February 10, 2015


B.Sc., The University of British Columbia, Dept. of Computer Science, 2005
M.Sc., Simon Fraser University, School of Computing Science, 2009

Tuesday February 10th, 2015 1:30 p.m. TASC1 9204 West


Laparoscopic surgery is a visually-guided manual task requiring mastery of non-intuitive motor mapping and detailed procedural knowledge for decision-making. Earlier research studies with unfamiliar motor tasks have shown novices make distinct changes in gaze behavior as the necessary manual skills are acquired. Although the basic manual skills are used repeatedly, successful completion of a specific task instance is still dependent on execution of a well-informed motor plan based on internalized visual information.
While other researchers have been able to use eye metrics to quantify expertise for some tasks, we have conducted various additional studies exploring different eye movement patterns as well as a combination of eye and manual parameters for identifying differences between expert and novice eye-hand coordination patterns. Still, expertise is consistently correlated with a clear difference in task completion time.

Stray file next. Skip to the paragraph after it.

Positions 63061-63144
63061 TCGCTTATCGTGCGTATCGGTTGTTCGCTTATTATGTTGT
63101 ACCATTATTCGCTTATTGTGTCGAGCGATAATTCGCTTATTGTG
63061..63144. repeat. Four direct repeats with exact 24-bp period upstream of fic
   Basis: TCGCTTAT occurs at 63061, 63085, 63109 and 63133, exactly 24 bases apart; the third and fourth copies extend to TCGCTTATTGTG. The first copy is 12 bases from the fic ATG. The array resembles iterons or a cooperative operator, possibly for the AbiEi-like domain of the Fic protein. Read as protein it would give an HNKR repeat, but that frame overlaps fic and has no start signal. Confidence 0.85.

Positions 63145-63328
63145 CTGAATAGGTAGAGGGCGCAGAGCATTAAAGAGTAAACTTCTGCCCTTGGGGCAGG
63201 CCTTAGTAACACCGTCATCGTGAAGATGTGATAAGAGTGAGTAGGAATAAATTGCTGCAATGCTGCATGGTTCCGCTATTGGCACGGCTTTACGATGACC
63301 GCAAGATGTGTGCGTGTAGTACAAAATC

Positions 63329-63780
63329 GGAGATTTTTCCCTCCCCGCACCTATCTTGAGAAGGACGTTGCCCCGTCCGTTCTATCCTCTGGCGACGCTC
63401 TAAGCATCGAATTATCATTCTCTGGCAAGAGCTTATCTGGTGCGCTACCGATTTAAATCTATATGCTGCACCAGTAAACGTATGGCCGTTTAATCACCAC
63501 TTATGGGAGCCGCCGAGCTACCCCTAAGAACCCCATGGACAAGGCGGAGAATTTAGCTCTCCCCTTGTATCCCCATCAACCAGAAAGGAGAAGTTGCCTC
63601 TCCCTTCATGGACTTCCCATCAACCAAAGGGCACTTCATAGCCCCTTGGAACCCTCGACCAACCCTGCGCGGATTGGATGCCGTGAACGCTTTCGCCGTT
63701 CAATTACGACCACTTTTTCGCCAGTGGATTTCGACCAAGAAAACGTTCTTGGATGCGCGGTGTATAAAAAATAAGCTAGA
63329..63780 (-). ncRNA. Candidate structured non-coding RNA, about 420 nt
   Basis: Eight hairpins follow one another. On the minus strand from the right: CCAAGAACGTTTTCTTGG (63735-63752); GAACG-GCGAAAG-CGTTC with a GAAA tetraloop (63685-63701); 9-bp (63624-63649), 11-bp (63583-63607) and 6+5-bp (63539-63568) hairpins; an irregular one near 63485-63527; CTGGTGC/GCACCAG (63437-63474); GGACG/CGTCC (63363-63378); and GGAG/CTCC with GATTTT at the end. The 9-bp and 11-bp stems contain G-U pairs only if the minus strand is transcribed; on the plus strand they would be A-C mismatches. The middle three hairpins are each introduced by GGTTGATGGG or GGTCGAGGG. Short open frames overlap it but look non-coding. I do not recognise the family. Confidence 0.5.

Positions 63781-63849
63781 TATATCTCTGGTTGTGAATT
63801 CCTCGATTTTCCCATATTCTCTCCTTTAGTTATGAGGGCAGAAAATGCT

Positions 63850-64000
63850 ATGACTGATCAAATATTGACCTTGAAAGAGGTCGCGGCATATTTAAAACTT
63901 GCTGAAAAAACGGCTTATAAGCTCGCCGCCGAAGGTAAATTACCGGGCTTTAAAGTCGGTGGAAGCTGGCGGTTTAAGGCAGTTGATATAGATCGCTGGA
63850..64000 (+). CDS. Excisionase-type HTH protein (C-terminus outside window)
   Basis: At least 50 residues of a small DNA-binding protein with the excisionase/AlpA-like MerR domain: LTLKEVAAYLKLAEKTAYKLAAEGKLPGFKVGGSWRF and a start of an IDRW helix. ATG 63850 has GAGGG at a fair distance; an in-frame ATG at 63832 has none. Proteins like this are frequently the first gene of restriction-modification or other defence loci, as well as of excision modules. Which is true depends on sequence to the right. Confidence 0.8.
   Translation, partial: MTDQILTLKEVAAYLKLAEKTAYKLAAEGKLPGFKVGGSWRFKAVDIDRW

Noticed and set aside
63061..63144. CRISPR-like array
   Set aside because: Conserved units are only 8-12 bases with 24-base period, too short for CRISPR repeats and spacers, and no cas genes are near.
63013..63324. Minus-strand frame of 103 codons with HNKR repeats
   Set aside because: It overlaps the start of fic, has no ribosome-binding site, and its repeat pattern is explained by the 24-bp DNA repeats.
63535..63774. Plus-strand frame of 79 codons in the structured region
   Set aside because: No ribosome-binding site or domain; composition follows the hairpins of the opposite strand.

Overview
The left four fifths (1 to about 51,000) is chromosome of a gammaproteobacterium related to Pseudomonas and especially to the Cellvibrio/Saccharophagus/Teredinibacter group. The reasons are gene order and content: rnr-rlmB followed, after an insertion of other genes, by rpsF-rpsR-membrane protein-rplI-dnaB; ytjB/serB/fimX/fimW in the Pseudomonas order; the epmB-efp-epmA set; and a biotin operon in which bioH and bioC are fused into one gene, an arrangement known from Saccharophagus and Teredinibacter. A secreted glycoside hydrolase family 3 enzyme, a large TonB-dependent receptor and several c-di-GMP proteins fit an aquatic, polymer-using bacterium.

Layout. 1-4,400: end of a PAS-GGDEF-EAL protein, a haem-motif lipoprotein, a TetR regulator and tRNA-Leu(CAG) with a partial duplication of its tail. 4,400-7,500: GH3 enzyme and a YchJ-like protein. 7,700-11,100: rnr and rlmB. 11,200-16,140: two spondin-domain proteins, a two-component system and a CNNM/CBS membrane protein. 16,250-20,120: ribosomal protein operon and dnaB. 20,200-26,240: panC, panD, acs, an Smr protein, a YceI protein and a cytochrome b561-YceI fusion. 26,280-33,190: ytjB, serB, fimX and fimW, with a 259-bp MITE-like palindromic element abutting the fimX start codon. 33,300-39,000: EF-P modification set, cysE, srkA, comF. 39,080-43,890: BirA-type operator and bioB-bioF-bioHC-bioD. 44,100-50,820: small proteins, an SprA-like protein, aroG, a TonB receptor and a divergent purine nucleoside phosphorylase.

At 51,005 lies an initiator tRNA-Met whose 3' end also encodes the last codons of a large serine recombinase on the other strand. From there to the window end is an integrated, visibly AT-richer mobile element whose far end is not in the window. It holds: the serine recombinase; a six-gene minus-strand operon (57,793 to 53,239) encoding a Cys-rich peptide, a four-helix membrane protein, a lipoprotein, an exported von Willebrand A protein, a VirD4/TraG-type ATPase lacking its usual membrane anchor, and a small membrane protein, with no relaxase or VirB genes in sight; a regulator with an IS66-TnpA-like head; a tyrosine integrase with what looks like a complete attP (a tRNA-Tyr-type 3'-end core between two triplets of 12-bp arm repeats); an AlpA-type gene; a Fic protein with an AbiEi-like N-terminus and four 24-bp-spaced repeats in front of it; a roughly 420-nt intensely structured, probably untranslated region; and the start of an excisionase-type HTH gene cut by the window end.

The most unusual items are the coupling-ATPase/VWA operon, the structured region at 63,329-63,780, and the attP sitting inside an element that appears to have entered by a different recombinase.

This research covers a series of eye tracking studies conducted in laparoscopic training environments and in the real operating rom. Subsequent analyses prompted efforts to improve data quality and led to development of an instantaneous measure combining eye tracking and manual movement data, to describe expert and novice eye-hand coordination behavior. This knowledge suggests the possibility of applying training protocols in the future to directly manipulate the development of eye-hand coordination in surgical trainees for rapidly improving task performance.